Grooming & Abuse: 6 Dangerous Signs to Be Aware of

By Georgia


Last Updated: August 13, 2021

It's hard to talk about abuse. It's traumatic, enraging, confusing, and can mean emotional issues for an entire lifetime. But what makes abuse so sneaky is that many times, people don't know when they're being abused; and likewise some people don't know when they're being abusive.

Physical abuse can be more clear, as it often leaves outward evidence of wrongdoing. But emotional, spiritual, and other kinds of abuse don't show as easily on the outside. Those who are more finely tuned to abusive treatment may recognize it far before others - but everyone needs to know the ins and outs of abusive behavior.

Let's look at the different types of abuse

Physical Abuse

Physical abuse is any kind of mistreatment that involves violating someone's body, personal space, freedom of movement, or in some cases threats to do so.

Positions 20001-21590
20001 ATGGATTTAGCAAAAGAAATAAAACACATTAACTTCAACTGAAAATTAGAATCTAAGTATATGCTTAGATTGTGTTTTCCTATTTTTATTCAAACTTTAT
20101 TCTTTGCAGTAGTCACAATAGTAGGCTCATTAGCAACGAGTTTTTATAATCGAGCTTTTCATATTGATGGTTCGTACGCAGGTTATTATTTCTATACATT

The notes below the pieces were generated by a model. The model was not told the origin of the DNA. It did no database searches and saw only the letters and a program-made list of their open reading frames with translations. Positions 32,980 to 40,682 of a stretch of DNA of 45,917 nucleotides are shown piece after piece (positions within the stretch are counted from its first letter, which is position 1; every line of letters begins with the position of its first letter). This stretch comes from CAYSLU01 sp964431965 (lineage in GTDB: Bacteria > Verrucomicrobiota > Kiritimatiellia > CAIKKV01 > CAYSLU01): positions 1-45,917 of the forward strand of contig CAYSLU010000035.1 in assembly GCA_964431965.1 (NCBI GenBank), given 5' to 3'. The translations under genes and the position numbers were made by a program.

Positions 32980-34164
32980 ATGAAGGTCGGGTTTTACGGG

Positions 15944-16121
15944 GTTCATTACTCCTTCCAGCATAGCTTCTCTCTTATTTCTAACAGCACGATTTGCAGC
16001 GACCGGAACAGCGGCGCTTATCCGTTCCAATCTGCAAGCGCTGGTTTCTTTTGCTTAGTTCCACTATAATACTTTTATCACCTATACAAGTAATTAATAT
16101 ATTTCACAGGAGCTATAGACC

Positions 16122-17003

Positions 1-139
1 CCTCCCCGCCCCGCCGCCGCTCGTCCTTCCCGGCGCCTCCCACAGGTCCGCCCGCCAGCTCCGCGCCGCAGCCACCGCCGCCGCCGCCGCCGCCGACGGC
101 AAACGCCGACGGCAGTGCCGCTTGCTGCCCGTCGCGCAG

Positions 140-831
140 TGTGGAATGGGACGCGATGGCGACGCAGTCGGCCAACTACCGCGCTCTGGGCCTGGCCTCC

Signs of physical abuse includes:

  • battery (Punching, slapping, biting, choking)
  • kidnapping
  • imprisonment (Trapping you, or preventing you from leaving) 
  • restraint (Preventing you from reaching out for help, or from taking prescribed medication)
  • physical blocking
  • physical intimidation
  • poisoning
  • neglect 

Sexual Abuse 

The American Psychological Association defines sexual abuse as unwanted sexual activity, with perpetrators using force, making threats or taking advantage of victims not able to give consent.

Signs of sexual abuse includes: 

  • sexual touching or sexual activity without consent
  • continued sexual contact after being asked to stop
  • forcefully making someone commit unsafe or humiliating sexual acts

Psychological/Emotional/Verbal Abuse

Psychological, emotional and verbal abuse is any kind of mistreatment that has a mental or emotional basis.